The Hartmans’ cabin was my home for one night during Paddle for Hope in 2011 and two during my 2015 thru-paddle. A week or two ago, I returned for a more relaxing visit. Paul and Janie have owned their place for almost fifty years and have a lifetime of natural discoveries to share with visitors. This year we hiked to Angel Falls, off nearby Bemis Road, not far from where the AT crosses the road.

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Paul and Janie rock hopping at one of several stream crossings on the way to Angel Falls
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Angel Falls, with a 90-foot drop, is among the top three highest waterfalls in Maine. Janie says that it used to be called Angel Wing Falls, until a stone “wing” cracked off decades ago. Some online sources say that the shape of an angel’s wing can still be seen in the moving cascade.
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Most of the crew for the next planned NFCT adventure, up in the Jackman area. Phil, Dad, Mary, Bill, Linda, and I (taking the photo) warmed up with a paddle on the Pemaquid River last week. Don’t you love the color palette?

 

Messing Around in Boats

Believe me, my young friend, there is nothing – absolutely nothing – half so much worth doing as simply messing around in boats.

Kenneth Grahame, The Wind in the Willows

If there’s a special young person in your life, between the ages of 10 and 14, please consider the NFCT’s Nothern Forest Explorers Program for them this summer. Five days of wilderness paddling under the expert care of a registered guide and accompanied by an environmental educator interning with the NFCT. The cost is fair at $500 for 5 days; some scholarships are also available. No paddling experience is necessary.

Click the Northern Forest Explorers link for additional information and to apply. Down below the photo are quick descriptions of the trips.

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Wilderness paddling gets in your soul and brings you back to the river, creating memories like this day on the Allagash with my father and my son Taylor, who took his first wilderness trip at age 7.

Currently, there are openings on all five of the Maine trips, including the 34-mile Moose River Bow Trip near Jackman, which was my first solo wilderness paddling adventure back in 2010. Here are all five options, the third and fourth only open to Maine residents:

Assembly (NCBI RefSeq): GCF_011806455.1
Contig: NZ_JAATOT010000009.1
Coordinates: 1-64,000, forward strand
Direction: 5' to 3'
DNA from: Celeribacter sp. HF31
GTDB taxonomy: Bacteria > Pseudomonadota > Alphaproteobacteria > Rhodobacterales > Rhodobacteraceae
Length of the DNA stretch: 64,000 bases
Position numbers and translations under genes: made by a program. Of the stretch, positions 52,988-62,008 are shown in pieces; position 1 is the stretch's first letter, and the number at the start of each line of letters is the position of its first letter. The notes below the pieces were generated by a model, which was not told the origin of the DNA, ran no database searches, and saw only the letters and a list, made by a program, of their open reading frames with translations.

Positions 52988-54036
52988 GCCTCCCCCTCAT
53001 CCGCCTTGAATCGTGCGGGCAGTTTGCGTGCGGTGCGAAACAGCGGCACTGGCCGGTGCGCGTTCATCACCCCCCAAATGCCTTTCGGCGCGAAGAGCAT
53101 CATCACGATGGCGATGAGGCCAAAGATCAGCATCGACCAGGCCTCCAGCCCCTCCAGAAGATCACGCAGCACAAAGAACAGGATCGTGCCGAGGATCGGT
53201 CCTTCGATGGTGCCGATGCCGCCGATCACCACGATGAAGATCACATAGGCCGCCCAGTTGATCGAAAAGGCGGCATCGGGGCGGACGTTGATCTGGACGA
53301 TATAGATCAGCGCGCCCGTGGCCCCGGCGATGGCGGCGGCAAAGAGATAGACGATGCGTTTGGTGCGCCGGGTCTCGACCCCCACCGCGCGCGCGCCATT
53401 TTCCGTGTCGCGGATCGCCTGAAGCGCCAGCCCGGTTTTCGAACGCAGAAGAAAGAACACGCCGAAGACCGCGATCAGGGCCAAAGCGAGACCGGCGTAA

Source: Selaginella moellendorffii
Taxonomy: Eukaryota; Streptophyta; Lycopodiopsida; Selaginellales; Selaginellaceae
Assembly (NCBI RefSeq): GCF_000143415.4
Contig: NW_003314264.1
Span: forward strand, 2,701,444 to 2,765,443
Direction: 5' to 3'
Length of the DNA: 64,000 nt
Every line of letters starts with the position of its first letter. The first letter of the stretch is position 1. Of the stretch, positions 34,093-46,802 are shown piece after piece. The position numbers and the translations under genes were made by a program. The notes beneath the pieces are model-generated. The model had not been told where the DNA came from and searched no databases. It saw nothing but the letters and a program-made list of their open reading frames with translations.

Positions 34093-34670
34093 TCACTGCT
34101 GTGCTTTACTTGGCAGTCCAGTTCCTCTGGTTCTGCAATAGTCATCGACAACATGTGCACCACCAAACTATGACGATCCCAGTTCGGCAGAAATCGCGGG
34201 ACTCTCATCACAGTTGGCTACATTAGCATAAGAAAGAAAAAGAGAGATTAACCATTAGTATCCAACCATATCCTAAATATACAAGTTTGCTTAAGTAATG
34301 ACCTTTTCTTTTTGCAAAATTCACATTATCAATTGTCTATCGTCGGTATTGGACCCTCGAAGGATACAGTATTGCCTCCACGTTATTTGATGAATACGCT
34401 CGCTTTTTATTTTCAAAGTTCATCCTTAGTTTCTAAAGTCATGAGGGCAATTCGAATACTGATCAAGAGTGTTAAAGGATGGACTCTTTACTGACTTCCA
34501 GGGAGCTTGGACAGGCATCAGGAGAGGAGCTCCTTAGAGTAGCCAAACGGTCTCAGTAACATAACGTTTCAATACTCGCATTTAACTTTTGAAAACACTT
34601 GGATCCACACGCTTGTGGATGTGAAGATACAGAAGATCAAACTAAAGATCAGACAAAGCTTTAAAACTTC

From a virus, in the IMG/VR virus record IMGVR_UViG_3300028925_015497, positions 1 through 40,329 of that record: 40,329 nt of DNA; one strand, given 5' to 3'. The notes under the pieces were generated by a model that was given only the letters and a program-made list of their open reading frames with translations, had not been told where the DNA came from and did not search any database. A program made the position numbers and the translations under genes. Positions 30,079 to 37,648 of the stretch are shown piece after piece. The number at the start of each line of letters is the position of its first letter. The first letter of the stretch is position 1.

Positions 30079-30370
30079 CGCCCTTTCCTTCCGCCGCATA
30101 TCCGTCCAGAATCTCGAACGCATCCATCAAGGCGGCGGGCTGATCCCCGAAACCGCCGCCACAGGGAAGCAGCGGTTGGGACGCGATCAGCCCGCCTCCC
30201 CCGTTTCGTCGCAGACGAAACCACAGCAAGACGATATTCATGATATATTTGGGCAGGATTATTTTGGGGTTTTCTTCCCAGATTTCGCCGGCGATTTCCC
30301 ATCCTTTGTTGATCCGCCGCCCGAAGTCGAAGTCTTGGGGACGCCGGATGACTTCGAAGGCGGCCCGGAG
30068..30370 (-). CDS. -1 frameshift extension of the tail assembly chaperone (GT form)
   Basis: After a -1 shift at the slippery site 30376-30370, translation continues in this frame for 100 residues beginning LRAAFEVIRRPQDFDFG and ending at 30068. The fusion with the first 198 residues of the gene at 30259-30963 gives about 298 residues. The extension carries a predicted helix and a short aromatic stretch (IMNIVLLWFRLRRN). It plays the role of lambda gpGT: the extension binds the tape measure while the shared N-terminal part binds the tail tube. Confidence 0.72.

July 5-8 – The Moose River Bow Loop Trip led by Adventure Bound

July 18–22 – Western Maine’s Mountains, based on Flagstaff Lake and led by Adventure Bound

August 1–5 – Thoreau’s Maine, led by The Maine Winter Sports Center, paddling the waters of Thoreau’s journeys in The Maine Woods. 

August 8–12 – Maine’s Wild Allagash, led by The Maine Winter Sports Center, paddling the Allagash Wilderness Waterway from Umsaskis Lake to Twin Brook.

August 8–12 – Richardson Lake Explorers, led by ELC Outdoors and expanded to include an adventure ropes course and whitewater rafting, based on the Richardson Lakes.

If I was 10 to 14, there’s nothing I’d rather do this summer!

Gettin’ lots of love (the NFCT through-paddler’s guide)

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Katina and her husband Sam stopped by my house to visit on their way home to Wisconsin in 2011, just after Katina completed her NFCT through-paddle and before she became an author!

“You’d get lots of love,” Katina wrote, if I put my blog out there for the public to read. I’d been wavering. Posting that first post is a statement…hey world, look what crazy thing I’m going to try to do! And that funny, unbelievably varied group of people called “the public” that would become my readers. Who would they be? Was it safe to put my story out there?

Well, last time, back when I was writing my blog for Paddle for Hope in 2011, one of “the public” turned out to be Katina Daanen. I first saw her name when she donated to the Maine Children’s Cancer Program through the Paddle for Hope website.  At the time, hers was just a name on a financial report, but I sure was excited to have a donor who had found us through our online presence.  Later, I discovered her blog and realized that Katina was planning a through-paddle. It was fun to leave notes for her in the trail journals along the way, including one that she found on Hurricane Island in Flagstaff Lake.

Later, using her super-detailed trip notes, Katina authored The Northern Forest Canoe Trail Through-Paddler’s Companion,   032615 Katina's book   first published in 2014 and already updated with a 2015 second edition. Invaluable as a planning resource, this book describes the over 160 miles of upstream paddling (or portaging, praying, and persevering) from the perspective of someone going in the wrong direction. The NFCT maps and guidebook (logically) assume that most sane paddlers are going downstream.

Those going the right direction or just for a day or weekend will still learn much.  Wondering how “wheelable” a portage will be?  Hankering for a cheeseburger or a real bed along the trail?  Then this resource is for you. And, as you’re munching or tucked up under the covers, you can discover a bit more about the crazy world of through-paddling. In the months to come, you’re sure to hear more about Katina, who continues to send me great paddling encouragement and advice!